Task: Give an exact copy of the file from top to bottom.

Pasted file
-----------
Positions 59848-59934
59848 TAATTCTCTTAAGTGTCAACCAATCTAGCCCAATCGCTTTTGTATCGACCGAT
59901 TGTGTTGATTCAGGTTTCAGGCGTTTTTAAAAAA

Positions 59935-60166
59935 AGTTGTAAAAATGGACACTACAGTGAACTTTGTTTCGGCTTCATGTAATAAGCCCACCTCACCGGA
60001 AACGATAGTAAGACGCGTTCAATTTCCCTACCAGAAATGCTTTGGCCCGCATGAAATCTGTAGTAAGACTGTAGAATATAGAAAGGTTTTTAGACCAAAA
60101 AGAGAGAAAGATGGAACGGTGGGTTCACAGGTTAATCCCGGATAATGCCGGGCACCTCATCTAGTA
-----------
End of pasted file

Positions 59848-59934
59848 TAATTCTCTTAAGTGTCAACCAATCTAGCCCAATCGCTTTTGTATCGACCGAT
59901 TGTGTTGATTCAGGTTTCAGGCGTTTTTAAAAAA

Positions 59935-60166
59935 AGTTGTAAAAATGGACACTACAGTGAACTTTGTTTCGGCTTCATGTAATAAGCCCACCTCACCGGA
60001 AACGATAGTAAGACGCGTTCAATTTCCCTACCAGAAATGCTTTGGCCCGCATGAAATCTGTAGTAAGACTGTAGAATATAGAAAGGTTTTTAGACCAAAA
60101 AGAGAGAAAGATGGAACGGTGGGTTCACAGGTTAATCCCGGATAATGCCGGGCACCTCATCTAGTA